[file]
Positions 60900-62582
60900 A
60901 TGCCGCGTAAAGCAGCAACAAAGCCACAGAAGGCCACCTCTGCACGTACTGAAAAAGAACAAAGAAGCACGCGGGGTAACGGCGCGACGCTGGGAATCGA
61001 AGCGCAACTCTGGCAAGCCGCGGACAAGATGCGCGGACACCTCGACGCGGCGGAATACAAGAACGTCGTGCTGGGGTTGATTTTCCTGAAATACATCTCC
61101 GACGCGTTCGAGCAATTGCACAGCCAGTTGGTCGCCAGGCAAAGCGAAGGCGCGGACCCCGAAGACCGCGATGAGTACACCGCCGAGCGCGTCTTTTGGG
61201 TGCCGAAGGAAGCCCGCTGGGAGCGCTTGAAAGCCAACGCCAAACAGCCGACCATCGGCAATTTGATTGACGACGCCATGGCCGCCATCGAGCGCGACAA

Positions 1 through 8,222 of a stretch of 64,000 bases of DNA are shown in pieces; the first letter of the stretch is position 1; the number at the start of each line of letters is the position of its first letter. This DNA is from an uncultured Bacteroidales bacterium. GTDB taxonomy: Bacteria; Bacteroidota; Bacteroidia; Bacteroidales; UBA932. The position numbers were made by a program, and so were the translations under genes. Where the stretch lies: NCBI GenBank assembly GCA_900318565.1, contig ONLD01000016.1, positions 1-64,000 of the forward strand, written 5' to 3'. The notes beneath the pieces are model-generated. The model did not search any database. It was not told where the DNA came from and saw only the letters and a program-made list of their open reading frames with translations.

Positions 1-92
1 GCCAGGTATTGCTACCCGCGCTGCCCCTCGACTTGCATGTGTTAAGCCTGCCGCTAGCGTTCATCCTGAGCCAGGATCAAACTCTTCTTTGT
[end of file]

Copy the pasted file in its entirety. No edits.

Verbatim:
Positions 60900-62582
60900 A
60901 TGCCGCGTAAAGCAGCAACAAAGCCACAGAAGGCCACCTCTGCACGTACTGAAAAAGAACAAAGAAGCACGCGGGGTAACGGCGCGACGCTGGGAATCGA
61001 AGCGCAACTCTGGCAAGCCGCGGACAAGATGCGCGGACACCTCGACGCGGCGGAATACAAGAACGTCGTGCTGGGGTTGATTTTCCTGAAATACATCTCC
61101 GACGCGTTCGAGCAATTGCACAGCCAGTTGGTCGCCAGGCAAAGCGAAGGCGCGGACCCCGAAGACCGCGATGAGTACACCGCCGAGCGCGTCTTTTGGG
61201 TGCCGAAGGAAGCCCGCTGGGAGCGCTTGAAAGCCAACGCCAAACAGCCGACCATCGGCAATTTGATTGACGACGCCATGGCCGCCATCGAGCGCGACAA

Positions 1 through 8,222 of a stretch of 64,000 bases of DNA are shown in pieces; the first letter of the stretch is position 1; the number at the start of each line of letters is the position of its first letter. This DNA is from an uncultured Bacteroidales bacterium. GTDB taxonomy: Bacteria; Bacteroidota; Bacteroidia; Bacteroidales; UBA932. The position numbers were made by a program, and so were the translations under genes. Where the stretch lies: NCBI GenBank assembly GCA_900318565.1, contig ONLD01000016.1, positions 1-64,000 of the forward strand, written 5' to 3'. The notes beneath the pieces are model-generated. The model did not search any database. It was not told where the DNA came from and saw only the letters and a program-made list of their open reading frames with translations.

Positions 1-92
1 GCCAGGTATTGCTACCCGCGCTGCCCCTCGACTTGCATGTGTTAAGCCTGCCGCTAGCGTTCATCCTGAGCCAGGATCAAACTCTTCTTTGT